Support Hyperallergic’s independent arts journalism.
In Leilah Babirye’s latest exhibition, Ebika Bya ba Kuchu mu Buganda (Kuchu Clans of Buganda), discarded objects become queer guardians.
Titled in reference to the term “Kuchu,” an affirming address used within Ugandan queer and trans communities, Babirye’s commanding solo exhibition includes a spread of sculptural objects comprising the “Kuchu Clans of Buganda,” Babirye’s imagined community of queer kin hailing from the Bugandan Kingdom in the artist’s native Uganda.
Spanning two galleries at Gordon Robichaux, these objects stand proudly like subjects of a royal court: majestic ceramic and carved wooden heads glazed in variegated earth tones bode dignified smiles. Some are assembled in groupings on elevated platforms, others rest firmly atop carved foundations on the gallery floors, while the remaining hover on walls like masks.
Shrouded in regality, these gender-fluid subjects wear dazzling headdresses and speckled gems made from repurposed aluminum cans and pressed foil. Many don elaborate updos — tangled twists and braids fashioned from bicycle chains, tires, and nylon cable, further complicate gender presentation in the works and weave in personal narrative, referencing Babirye’s job as a bike messenger in her first years living in New York City after fleeing homophobia in Uganda.
Babirye additionally inscribes queer lineage in Ugandan ancestral tradition in her ongoing series of monoprint portraits, Kuchu Series (Queer Ugandans) (2020). Using deep acrylic hues, the artist paints resilient faces of chosen kin. Here and elsewhere, Babirye demands a world of queer belonging.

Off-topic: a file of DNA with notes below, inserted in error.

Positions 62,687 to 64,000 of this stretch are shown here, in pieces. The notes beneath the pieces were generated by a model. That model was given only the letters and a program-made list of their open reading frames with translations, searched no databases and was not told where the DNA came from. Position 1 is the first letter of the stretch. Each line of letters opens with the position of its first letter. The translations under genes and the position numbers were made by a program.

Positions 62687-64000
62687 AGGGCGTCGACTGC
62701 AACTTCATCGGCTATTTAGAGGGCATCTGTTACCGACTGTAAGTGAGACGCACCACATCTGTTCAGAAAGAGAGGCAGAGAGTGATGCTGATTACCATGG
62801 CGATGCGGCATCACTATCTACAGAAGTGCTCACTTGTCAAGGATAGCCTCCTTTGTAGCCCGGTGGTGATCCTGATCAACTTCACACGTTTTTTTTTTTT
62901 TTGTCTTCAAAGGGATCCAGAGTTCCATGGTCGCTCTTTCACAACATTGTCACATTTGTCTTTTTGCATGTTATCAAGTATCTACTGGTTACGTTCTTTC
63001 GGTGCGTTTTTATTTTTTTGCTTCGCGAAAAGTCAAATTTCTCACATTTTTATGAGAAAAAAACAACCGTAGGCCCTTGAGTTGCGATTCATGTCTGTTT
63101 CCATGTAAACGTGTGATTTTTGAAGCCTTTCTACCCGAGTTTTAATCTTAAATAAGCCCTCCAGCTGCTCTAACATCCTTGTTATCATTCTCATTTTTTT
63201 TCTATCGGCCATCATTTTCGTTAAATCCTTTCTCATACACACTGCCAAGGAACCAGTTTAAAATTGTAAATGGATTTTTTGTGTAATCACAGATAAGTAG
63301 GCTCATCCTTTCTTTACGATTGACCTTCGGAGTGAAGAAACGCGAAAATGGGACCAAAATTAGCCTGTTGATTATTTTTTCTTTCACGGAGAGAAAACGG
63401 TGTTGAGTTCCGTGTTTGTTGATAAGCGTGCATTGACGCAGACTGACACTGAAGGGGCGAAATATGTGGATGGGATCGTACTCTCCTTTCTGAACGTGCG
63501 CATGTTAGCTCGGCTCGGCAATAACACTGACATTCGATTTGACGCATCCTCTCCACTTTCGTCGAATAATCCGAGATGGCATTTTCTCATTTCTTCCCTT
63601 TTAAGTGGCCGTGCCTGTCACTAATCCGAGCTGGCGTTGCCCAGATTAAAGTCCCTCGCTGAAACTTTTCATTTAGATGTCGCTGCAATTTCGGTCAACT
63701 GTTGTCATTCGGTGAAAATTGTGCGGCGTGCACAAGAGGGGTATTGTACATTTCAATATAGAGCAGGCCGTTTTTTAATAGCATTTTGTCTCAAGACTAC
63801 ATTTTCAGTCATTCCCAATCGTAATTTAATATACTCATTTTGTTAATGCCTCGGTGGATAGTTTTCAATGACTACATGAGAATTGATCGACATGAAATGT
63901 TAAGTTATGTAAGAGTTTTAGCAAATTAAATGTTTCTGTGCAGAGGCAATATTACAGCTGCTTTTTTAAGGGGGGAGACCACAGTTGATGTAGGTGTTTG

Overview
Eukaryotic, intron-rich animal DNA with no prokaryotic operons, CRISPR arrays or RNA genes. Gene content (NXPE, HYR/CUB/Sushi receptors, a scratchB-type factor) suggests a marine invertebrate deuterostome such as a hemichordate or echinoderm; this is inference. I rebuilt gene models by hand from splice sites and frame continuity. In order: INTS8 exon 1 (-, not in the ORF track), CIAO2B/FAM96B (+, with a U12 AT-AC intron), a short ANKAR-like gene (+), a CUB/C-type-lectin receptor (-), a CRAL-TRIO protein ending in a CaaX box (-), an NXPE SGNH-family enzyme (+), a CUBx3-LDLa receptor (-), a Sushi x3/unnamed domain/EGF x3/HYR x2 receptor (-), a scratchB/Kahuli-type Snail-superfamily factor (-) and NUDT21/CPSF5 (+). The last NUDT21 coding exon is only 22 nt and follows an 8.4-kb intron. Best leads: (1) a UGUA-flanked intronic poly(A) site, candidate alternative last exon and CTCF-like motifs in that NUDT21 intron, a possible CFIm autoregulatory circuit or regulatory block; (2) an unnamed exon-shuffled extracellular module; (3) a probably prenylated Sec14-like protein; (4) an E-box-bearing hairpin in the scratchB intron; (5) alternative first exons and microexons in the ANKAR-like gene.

Leilah Babirye: Ebika Bya ba Kuchu mu Buganda (Kuchu Clans of Buganda) continues through November 22 at Gordon Robichaux (41 Union Square West, #925 and #907; Entrance 22 East 17th Street, Flatiron, Manhattan).
New works by one of Bangladesh’s most prominent photojournalists, writers, and activists are on view at the Chicago art space through November 27.
Council often uses humor as a political tool to expose systems of power and inequality in a society in which even death carries a high price tag.
An exhibition at the San Francisco Opera House pairs the work of incarcerated artists with Beethoven’s story of unjust imprisonment.
Many works take disruption and repetition as their themes, and many artists resurface in different sections, creating multiple affinities.
Hear from Holly Jean Buck, Carolina Caycedo and David de Rozas, Simon Denny, Elizabeth Hoover, Renee Kemp-Rotan, Joseph Kunkel, and more at this free public event.
In Cooking with Paris, Hilton capitalizes on her portrayal of being a competent woman, while highlighting its anachronism through her absurd performance. Rosler manipulates the camera in the same way.
EFA Open Studios offers a portal into the creative habitats of over 65 artists working in Manhattan’s longest-running studio program, including Dannielle Tegeder, Wafaa Bilal, Cui Fei, and Anina Major.
A man says Blue Bayou took details of his life without his permission. Several women who appear in the documentary Sabaya say they did not consent to be filmed. How can filmmakers avoid these ethical pitfalls?
Ursula Biemann, Nicolas Bourriaud, and others said they will no longer participate in the event.
There is an official ban against the public mourning of Tiananmen Square victims in Hong Kong and mainland China.